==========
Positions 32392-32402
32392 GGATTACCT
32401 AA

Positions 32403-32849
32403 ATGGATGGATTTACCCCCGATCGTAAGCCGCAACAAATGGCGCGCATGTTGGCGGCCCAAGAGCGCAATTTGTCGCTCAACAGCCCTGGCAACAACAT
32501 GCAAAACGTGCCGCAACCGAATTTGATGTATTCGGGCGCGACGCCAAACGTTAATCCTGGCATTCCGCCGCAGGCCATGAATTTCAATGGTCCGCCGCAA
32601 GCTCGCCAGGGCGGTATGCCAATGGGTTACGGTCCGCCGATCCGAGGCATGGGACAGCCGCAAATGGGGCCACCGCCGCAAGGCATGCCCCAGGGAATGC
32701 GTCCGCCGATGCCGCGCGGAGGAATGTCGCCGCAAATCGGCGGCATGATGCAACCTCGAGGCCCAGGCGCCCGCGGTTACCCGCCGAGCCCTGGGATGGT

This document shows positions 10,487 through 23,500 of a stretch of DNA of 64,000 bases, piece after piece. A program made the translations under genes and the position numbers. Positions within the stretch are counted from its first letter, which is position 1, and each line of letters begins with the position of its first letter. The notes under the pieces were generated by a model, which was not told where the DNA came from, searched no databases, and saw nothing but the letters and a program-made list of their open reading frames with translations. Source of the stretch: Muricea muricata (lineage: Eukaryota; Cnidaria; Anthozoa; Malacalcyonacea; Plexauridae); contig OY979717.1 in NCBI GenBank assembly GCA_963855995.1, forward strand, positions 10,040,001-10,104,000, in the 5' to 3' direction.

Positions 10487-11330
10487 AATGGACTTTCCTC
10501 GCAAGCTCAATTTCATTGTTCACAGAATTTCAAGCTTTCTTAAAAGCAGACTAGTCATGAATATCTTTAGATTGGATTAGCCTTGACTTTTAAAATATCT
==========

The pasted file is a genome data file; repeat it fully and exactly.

Positions 32392-32402
32392 GGATTACCT
32401 AA

Positions 32403-32849
32403 ATGGATGGATTTACCCCCGATCGTAAGCCGCAACAAATGGCGCGCATGTTGGCGGCCCAAGAGCGCAATTTGTCGCTCAACAGCCCTGGCAACAACAT
32501 GCAAAACGTGCCGCAACCGAATTTGATGTATTCGGGCGCGACGCCAAACGTTAATCCTGGCATTCCGCCGCAGGCCATGAATTTCAATGGTCCGCCGCAA
32601 GCTCGCCAGGGCGGTATGCCAATGGGTTACGGTCCGCCGATCCGAGGCATGGGACAGCCGCAAATGGGGCCACCGCCGCAAGGCATGCCCCAGGGAATGC
32701 GTCCGCCGATGCCGCGCGGAGGAATGTCGCCGCAAATCGGCGGCATGATGCAACCTCGAGGCCCAGGCGCCCGCGGTTACCCGCCGAGCCCTGGGATGGT

This document shows positions 10,487 through 23,500 of a stretch of DNA of 64,000 bases, piece after piece. A program made the translations under genes and the position numbers. Positions within the stretch are counted from its first letter, which is position 1, and each line of letters begins with the position of its first letter. The notes under the pieces were generated by a model, which was not told where the DNA came from, searched no databases, and saw nothing but the letters and a program-made list of their open reading frames with translations. Source of the stretch: Muricea muricata (lineage: Eukaryota; Cnidaria; Anthozoa; Malacalcyonacea; Plexauridae); contig OY979717.1 in NCBI GenBank assembly GCA_963855995.1, forward strand, positions 10,040,001-10,104,000, in the 5' to 3' direction.

Positions 10487-11330
10487 AATGGACTTTCCTC
10501 GCAAGCTCAATTTCATTGTTCACAGAATTTCAAGCTTTCTTAAAAGCAGACTAGTCATGAATATCTTTAGATTGGATTAGCCTTGACTTTTAAAATATCT